4). May 22, 6:00 PM - Observation and indirect penetration of an extremely severe and violent tornadic thunderstorm in Edmunds County, South Dakota from near Lowry and through Bowdle and to just west of Aberdeen along Highway 12 and points north. This storm was a violent cyclic supercell, starting out as a classic supercell, then evolving to HP during its later stages. At LEAST six tornadoes were produced and observed with this storm, all of them significant. One possibly violent tornado was observed near Bowdle, causing significant damage (if not - total devastation) of some farmsteads north of the town. Transmission powerlines and a radio tower were also destroyed. This tornado was a mile-wide wedge tornado, and was observed from close proximity, with inflow / RFD winds approaching 100 MPH (or more). The storm also acquired the "stacked plates" structure during its early HP stages, with the appearance of an "upside-down wedding cake" at times, with a tornado still on the ground. The backside of the storms core was observed, with winds well over 75-MPH, baseball sized hail, lightning, and torrential rains were encountered (I had to seek shelter behind a farmer's shed). The other tornadoes produced by this storm were cones and stove-pipe type tornadoes. The storm was caused by the interaction of a warm front / boundary, dryline / confluence axis, surface heating, low-pressure area, and an upper trough. Documentation was HD video and digital stills. A 2009 Kia Optima was used to chase the storms. A tornado watch was also valid for the area until 1 AM CDT (the following day).
5). May 23, 5:30 PM - Observation and penetration of a severe thunderstorm south of Oberlin, Kansas in Decatur County along Highway 83. The storm was part of a multicell cluster of strong and severe thunderstorms, and was penetrated in order to reach other more severe storms / supercells to the south. The largest hail associated with this storm was observed to the east of the chase track, with an impressive hail-shaft visible. Conditions observed were 60 to 70 MPH winds, hail up to 1", frequent lightning, and torrential rains. Conditions causing the storms were moisture convergence, a developing low pressure area, dryline to the west and warm-front to the north, surface heating, and an upper trough. Documentation was digital stills and HD video. A 2009 Kia Optima was used to chase the storms. A tornado watch was also valid for the area until 12 AM CDT the following day.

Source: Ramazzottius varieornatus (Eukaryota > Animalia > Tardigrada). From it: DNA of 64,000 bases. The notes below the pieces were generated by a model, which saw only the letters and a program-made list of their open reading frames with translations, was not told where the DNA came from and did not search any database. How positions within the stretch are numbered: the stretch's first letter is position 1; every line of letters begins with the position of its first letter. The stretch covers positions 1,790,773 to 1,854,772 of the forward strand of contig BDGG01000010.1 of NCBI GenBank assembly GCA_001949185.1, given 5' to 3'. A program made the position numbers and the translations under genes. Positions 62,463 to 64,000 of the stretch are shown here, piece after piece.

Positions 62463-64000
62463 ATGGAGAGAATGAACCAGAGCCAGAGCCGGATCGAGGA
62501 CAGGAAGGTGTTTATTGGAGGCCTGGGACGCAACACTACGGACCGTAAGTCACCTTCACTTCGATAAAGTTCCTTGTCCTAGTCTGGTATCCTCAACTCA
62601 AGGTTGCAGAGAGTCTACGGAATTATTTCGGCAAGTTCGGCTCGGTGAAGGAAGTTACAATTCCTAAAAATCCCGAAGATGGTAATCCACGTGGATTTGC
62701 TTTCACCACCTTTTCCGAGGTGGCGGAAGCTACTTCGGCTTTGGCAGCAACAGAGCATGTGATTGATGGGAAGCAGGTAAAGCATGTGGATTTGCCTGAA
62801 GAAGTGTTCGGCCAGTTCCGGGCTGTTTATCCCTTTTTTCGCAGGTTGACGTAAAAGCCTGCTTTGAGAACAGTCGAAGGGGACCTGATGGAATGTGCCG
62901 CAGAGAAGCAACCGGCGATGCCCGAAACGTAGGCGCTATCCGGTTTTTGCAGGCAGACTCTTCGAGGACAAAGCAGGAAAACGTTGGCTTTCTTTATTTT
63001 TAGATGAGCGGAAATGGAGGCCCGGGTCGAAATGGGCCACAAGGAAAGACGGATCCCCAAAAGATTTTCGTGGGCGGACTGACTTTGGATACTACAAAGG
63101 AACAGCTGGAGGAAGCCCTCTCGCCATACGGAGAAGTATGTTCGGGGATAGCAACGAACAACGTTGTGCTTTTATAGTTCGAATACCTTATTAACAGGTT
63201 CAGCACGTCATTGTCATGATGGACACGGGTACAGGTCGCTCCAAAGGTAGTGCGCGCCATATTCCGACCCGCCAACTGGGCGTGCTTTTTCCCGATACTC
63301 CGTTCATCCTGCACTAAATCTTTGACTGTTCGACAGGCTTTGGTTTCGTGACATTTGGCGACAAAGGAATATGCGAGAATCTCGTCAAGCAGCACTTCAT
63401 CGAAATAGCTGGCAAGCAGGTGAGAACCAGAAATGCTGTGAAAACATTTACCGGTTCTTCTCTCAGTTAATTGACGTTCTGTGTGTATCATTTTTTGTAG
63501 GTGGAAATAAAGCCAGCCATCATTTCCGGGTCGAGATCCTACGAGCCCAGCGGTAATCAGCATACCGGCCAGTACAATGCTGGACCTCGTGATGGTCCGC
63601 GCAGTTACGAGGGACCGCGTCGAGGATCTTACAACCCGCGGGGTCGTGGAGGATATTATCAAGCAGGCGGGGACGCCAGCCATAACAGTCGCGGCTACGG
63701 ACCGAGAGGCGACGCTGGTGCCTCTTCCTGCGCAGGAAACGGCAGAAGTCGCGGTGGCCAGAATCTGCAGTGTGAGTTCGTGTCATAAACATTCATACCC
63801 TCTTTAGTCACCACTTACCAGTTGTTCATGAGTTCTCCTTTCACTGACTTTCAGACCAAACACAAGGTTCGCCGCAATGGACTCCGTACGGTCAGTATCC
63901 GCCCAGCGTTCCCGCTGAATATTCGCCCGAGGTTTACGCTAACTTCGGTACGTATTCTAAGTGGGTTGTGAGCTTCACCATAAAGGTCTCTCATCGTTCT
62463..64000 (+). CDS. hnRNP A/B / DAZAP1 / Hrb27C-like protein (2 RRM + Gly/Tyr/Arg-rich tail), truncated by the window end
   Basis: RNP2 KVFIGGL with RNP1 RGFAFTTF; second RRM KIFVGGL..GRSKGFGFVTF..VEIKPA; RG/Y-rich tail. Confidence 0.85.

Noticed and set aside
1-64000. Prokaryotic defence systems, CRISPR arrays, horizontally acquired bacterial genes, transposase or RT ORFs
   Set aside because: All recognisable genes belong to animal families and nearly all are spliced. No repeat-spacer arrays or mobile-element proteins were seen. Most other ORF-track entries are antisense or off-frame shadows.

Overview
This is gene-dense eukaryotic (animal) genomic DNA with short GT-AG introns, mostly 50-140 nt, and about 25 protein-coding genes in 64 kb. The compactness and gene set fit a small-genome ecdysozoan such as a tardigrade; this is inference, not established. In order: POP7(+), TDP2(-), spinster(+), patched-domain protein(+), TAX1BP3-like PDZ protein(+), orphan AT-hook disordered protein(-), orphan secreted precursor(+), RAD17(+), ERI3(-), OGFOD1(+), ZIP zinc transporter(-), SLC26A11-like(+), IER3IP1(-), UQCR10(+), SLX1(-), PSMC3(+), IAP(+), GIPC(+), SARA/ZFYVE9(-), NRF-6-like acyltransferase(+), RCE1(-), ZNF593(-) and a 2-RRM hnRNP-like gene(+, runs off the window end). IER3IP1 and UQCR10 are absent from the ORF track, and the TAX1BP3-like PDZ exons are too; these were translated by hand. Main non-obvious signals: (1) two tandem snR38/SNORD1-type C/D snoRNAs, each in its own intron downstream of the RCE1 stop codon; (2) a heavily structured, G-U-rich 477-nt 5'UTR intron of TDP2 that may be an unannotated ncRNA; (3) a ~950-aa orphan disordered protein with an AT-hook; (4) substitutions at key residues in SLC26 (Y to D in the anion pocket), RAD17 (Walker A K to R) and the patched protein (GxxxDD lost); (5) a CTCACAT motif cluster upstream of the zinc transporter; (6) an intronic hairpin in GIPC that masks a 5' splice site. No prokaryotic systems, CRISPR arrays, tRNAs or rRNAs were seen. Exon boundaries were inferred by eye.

6). May 23, 7:30 PM - Observation of a very severe and tornadic thunderstorm north of Oakley, Kansas from Highway 83 in Thomas County. The storm was an HP supercell storm, and its core was allowed to pass to the west. A large truncated cone tornado was noted on the rain-free base of the storm, which evolved to a smaller tornado before lifting in about 5 minutes. The tornado was observed at a distance of at least 10 miles, but well visible and a report was called in for it to the NWS. The storm core contained hail to about 2" (not penetrated) and frequent lightning was observed as well. Conditions causing the storms were moisture convergence, a developing low pressure area, dryline to the west and warm-front to the north, surface heating, and an upper trough. Documentation was digital stills and HD video. A 2009 Kia Optima was used to chase the storms. A tornado watch was also valid for the area until 12 AM CDT the following day.
7). May 23, 9:00 PM - Observation of an extremely severe and tornadic thunderstorm from southwest of Atwood, Kansas and along Highway 36 in Rawlins County to near Bird City. The storm was another HP supercell storm, also observed from a distance, and two tornadoes were observed in the darkness (illuminated by lightning) from a distance (10 miles or so). One was briefly visible southwest of Atwood and another north of Bird City. The core was avoided but probably contained very large hail. The storm also had an impressive "barber pole" updraft when viewed from the south near Bird City. The storm also was producing nearly continuous lightning (CC and CG). Conditions causing the storms were moisture convergence, a developing low pressure area, dryline to the west and warm-front to the north, surface heating, and an upper trough. Documentation was digital stills and HD video. A 2009 Kia Optima was used to chase the storms. A tornado watch was also valid for the area until 12 AM CDT the following day.
8). May 24, 4:00 PM - Observation and penetration of a very severe thunderstorm along Highway 385 and north of Hemingford, Nebraska in Box Butte County. The storm was an intense cell embedded in a multicell line of storms. Hail to nickel-sized, torrential rains, frequent lightning, and winds gusting over 80-MPH were encountered with this storm. Tree damage was also observed with this storm. Conditions causing the storms were a strong cold front, low pressure area, surface heating, and an upper level low pressure area. Documentation was digital stills and HD video. A 2009 Kia Optima was used to chase the storms. A tornado watch was also valid for the area until 8 PM MDT.